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TRADITIONAL MUSIC & DANCE
Voices in New York:

SANKOFA DRUM & DANCE ENSEMBLE
Sankofa Drum and Dance Ensemble was the June 2012 selection in the Voices in NY membership program. Read about their CD, Drums Bak2Roots, here.

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FOLK ARTS & CULTURE: Traditional Music & Dance

VOICES IN NEW YORK— INTERVIEWS AND REVIEWS

Sankofa Drum and Dance Ensemble—Drums Bak2Roots

CD Artist Selection for June 2012
Kofi Maxwell Donkor & Sankofa African Drum and Dance Ensemble
by Polly Adema, PhD, Dutchess County Arts Council Folklorist



Master Drummer and Asante Prince Kofi Maxwell Donkor spent much of his childhood in the Ghanaian villages of Otumi and Besoro-Kumawu learning Asante (or Ashanti) drumming from his grandfather. As a young man he was chosen to carry on the ancestral drumming tradition, a commitment he has pursued with a passion throughout his life. Kofi cultivated his drumming while also studying Ghanaian culture, sculpture, and industry at university. His life’s work blends beautifully his musical and intellectual talents with his love and respect for the arts, tradition, and people of all cultures.



Drums Bak2Roots CD Cover
Since arriving in the United States in 1992, Kofi has been active with several drum circles. In 1997, he and other drummers formed Sankofa African Drum and Dance Ensemble. The ensemble is comprised of drum and dance artists from the tri-state area. Every rhythm Sankofa plays evokes lively village experiences. Village life also informs Sankofa’s dynamic modes of play and performance: “I use the village as the model for our philosophy, to bring everyone in,” Kofi explains. When performing and leading demonstrations, he encourages audience participation and involves audience members in singing, dancing and playing instruments.

Asante rhythmic textures speak of the multifaceted character of West African culture. Sankofa’s 2010 CD Drums exemplifies this multidimensionality. Each piece communicates a dynamic interweaving of rhythm and music, tradition and culture, local and global, individual and community. Recently Kofi shared some insights into the making of this CD, providing a behind-the-scenes look into the group’s artistic process. His thoughtful responses follow each question.

How do you and the group decide what to include on a CD, and in particular the Drums CD?
We all made the decisions as to what rhythms to include on the Drums CD; even the order of rhythms and songs. We wanted to capture the village story the group has been studying for years from me and Yacine [Yacine Wade, a Wollof princess and co-leader of the ensemble].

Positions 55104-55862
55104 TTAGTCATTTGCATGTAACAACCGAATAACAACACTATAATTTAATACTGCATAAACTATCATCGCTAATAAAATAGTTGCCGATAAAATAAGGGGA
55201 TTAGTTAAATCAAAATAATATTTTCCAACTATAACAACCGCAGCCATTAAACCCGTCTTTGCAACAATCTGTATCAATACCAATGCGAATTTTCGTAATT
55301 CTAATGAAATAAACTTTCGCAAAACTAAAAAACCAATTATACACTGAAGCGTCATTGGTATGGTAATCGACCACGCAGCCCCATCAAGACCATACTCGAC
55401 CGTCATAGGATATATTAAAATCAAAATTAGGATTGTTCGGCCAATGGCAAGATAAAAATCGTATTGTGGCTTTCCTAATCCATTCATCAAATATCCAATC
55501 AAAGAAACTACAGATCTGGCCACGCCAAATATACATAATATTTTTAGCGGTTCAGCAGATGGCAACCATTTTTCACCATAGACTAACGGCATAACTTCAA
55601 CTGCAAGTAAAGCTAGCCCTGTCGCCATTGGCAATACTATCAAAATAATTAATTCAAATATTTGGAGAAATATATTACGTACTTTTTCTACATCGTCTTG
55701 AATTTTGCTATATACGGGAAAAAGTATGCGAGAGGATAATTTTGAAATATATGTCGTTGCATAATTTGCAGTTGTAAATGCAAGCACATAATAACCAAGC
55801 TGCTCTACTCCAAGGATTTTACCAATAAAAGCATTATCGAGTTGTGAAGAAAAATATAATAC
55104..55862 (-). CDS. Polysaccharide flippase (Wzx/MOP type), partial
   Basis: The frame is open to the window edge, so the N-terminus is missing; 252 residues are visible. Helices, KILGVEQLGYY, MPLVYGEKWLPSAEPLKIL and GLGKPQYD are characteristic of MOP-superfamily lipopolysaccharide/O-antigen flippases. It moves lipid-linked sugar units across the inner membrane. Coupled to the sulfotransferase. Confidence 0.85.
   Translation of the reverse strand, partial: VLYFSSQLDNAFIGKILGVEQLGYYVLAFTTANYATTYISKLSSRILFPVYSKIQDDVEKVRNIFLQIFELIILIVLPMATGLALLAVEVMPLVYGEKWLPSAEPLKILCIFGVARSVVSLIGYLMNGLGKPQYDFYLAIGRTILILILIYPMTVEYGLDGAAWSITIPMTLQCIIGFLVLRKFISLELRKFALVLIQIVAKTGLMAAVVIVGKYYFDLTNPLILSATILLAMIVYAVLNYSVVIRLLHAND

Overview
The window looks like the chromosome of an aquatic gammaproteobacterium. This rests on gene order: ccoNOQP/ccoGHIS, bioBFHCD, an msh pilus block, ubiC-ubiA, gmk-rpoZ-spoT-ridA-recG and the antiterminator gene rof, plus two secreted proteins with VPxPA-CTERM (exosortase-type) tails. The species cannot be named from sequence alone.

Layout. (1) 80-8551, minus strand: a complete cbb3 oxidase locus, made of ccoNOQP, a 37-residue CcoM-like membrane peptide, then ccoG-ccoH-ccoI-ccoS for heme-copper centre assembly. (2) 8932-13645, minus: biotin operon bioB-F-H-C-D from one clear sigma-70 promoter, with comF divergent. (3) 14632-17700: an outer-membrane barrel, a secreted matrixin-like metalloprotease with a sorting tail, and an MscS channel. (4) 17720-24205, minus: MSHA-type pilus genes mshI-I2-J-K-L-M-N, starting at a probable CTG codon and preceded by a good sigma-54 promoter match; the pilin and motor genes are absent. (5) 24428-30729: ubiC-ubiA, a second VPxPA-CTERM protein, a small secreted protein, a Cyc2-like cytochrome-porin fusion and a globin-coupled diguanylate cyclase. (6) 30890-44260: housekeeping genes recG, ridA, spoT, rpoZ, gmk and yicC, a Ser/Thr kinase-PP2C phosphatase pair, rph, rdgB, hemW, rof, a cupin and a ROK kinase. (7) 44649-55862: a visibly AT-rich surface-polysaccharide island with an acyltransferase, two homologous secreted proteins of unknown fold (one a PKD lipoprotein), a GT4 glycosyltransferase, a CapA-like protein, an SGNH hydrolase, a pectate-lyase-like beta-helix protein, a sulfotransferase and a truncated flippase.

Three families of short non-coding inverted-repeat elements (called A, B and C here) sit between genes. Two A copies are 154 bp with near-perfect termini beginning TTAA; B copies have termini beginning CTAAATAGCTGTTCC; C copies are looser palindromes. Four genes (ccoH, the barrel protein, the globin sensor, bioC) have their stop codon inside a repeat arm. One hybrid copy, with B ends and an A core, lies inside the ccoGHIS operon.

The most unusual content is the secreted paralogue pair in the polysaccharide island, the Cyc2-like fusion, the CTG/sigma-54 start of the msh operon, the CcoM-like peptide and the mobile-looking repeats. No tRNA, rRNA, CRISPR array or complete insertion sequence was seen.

Most of our music is based on authentic rhythms from West Africa, mostly Ghana and Senegal. We allow contributions from each willing member and review them before we get to the studio. Some of the rhythms, especially “Somba,” evolved in the studio. We adopt the same philosophy [of honoring tradition and embracing interpretation] in our performances.


How is the decision made about which instruments and whether or not there is call-and-response in each piece? Are these factors prescribed by the song/tradition of the song, is there room “artistic license” leaving you free to interpret as you see fit, or is it completely open to negotiation among members of the group?
It is a collective decision. I, with the help of a few of the drummers/dancers, made the decisions about the drums and instrument used for the call and response on each piece. These factors are prescribed by the songs and the traditions, and by the ceremonies surrounding the songs. There is definitely lots of room for interpretation on some of the rhythms, like “Fanga,” “Ega” and “Bak2Roots.” Other rhythms, in particular “Kpalogo,” “Ogidigidi,” “Damba,” and “Sogbadza,” were left the way they are ethnically and traditionally.


What are you working on now and what’s next for Sankofa?
We are now exploring the original tribal rhythms from West Africa beyond what I know, and how they have evolved in the Caribbean Islands and South and North America in general. The next CD is based on this research which will involve some travels to West African and South America.

The Drums CD is the most recent but we hope to release the second late spring 2013. It will most likely be entitled Drums Ethnic Fusion. We are still old fashioned as far as buying our CDs. Email kofi@bak2roots.com, call Kofi (862-266-0136) or come to our performances and workshops, where you get 5% discount. We are in the process of working out sales of our CDs on CDBaby, iTunes, and using Paypal to make it easy to quickly obtain around the clock.
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These traditional music & dance web pages were developed with support of New York State Music Fund, administered by the Rockefeller Philanthropy Advisors. These music pages are still in development. Please enjoy and come back again, as we continue to expand this section.

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